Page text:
Terrible trifecta


Bracing for gloom

A trifecta of pandemic, conflict and persistent inflation is strangling businesses, governments and central banks around the world. The Bank for International Settlements (BIS), a bank to the central banks, in its latest annual economic report released in June, said that there are no historic parallels to the crisis we are in.

“The unique nature of the covid recession and subsequent expansion has led to higher inflationary pressures alongside elevated financial vulnerabilities and notably high indebtedness against a backdrop of surging house prices. This combination is historically unprecedented,” the report said.

“For the first time in the post-World War II era, the global economy is facing the threat of higher inflation” coupled with “historically high debt levels, both private and public,” the report points out.

The role of governments has not been more significant in recent history as it has in these trying times. A largely event-free decade had put many national governments on cruise control – until the pandemic and the resulting crisis.

Volume 6, Issue 6
Asia Business Law Journal

For our Cover story, Maintaining momentum, we focus on the Philippines, which held elections and completed a successful transfer of power in May this year, and has opened a new chapter with Ferdinand “Bongbong” Marcos Jr and Sara Duterte-Carpio taking charge of the country’s newly formed government.

Massive infrastructure development and liberalisation of overseas investment have boosted the Philippines’ competitiveness, but the pandemic has changed everything. We ask the question: What will the newly elected government mean for business-related legal reform?

The new administration inherits a government debt of PHP11.7 trillion (USD224 billion), equivalent to 60.5% of GDP, at the end of 2021 and the highest ratio in 16 years, fuelled by borrowing to combat the pandemic, nearly double the debt level of 2016, when outgoing president Rodrigo Duterte came to power.

The biggest problem facing the government will be how to manage the reopening of the economy without triggering any more covid problems.

While details on the new administration’s economic and development policies have been scarce, most are hoping that there will be continuity in policies without reassessment of laws passed by the previous administration. Unity and continuity could be the turning point.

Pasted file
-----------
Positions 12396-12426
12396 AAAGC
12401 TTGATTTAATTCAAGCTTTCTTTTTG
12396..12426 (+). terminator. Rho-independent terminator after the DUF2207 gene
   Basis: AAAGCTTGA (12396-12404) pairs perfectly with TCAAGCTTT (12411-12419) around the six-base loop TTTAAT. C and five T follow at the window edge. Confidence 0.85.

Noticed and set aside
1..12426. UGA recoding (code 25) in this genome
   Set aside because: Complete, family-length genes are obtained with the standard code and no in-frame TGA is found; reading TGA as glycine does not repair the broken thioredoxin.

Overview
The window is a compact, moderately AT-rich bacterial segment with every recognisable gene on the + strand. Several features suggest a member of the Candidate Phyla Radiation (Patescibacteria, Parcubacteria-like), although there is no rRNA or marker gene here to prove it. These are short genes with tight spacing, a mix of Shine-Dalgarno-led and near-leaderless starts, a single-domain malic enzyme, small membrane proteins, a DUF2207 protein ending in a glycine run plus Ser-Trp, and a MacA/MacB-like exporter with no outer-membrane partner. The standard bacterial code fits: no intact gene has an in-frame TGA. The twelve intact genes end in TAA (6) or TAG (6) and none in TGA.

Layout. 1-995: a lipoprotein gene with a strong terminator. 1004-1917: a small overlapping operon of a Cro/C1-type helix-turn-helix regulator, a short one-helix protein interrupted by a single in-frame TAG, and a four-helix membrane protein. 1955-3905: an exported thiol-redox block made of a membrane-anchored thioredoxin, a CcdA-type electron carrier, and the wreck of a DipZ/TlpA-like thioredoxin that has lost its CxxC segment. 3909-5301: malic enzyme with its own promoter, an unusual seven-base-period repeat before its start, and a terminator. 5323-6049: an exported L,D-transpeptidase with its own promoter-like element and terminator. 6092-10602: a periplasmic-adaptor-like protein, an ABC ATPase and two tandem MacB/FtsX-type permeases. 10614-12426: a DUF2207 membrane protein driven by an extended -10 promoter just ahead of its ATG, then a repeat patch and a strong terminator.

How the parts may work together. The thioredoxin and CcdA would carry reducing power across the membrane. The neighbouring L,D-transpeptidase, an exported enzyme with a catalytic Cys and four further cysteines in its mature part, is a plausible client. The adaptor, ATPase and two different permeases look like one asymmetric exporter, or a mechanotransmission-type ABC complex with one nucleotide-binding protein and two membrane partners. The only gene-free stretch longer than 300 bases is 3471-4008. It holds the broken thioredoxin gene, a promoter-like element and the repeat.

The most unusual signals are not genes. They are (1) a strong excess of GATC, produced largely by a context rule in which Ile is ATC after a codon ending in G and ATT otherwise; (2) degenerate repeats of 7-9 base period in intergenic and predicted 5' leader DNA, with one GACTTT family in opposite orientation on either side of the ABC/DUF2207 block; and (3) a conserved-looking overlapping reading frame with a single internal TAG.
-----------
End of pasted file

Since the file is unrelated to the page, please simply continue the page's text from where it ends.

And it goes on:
In Data dojo, we explore Japan’s new data protection regime, the Act on the Protection of Personal Information, which came into force in April this year. It enhances individual data rights and strengthens the obligations of business operators when processing personal data, bringing it in line with the EU’s General Data Protection Regulation, including extraterritorial reach.
With the new regime, fintech and e-commerce industries, including digital banks and crypto exchanges, should especially be aware of the importance of data security. Stolen, lost or leaked information may result in financial damages and punishment for breaches of the data protection law.

We also bring to you Future Legal Leaders of Indonesia, where we put the spotlight on the young and upcoming lawyers who are making a name for themselves in the nation. We dig deeper into the legal community within the largest economy in Southeast Asia to identify the rising stars of the profession.

Our future legal leaders are made up of 50 young and dynamic lawyers who have attracted the attention of their clients, employers and partners for their dedication to the profession.

Make sure not to miss our annual Japan A-List – the top 100 lawyers practising in Japan, including foreign legal consultants, advisers and counsel.

The list is based on extensive research conducted and nominations received from in-house counsel based in Japan and elsewhere, and Japan-focused partners at international law firms based overseas.

Do also check out our regional comparison of data protection laws in China, India, the Philippines and Thailand, as well as practical perspectives on arbitration in Hong Kong, and offshore restructuring and international taxation with a unique Bermuda perspective.

Best wishes,

Mithun Varkey

Editor, Asia Business Law Journal

Managing Editor, Law.asia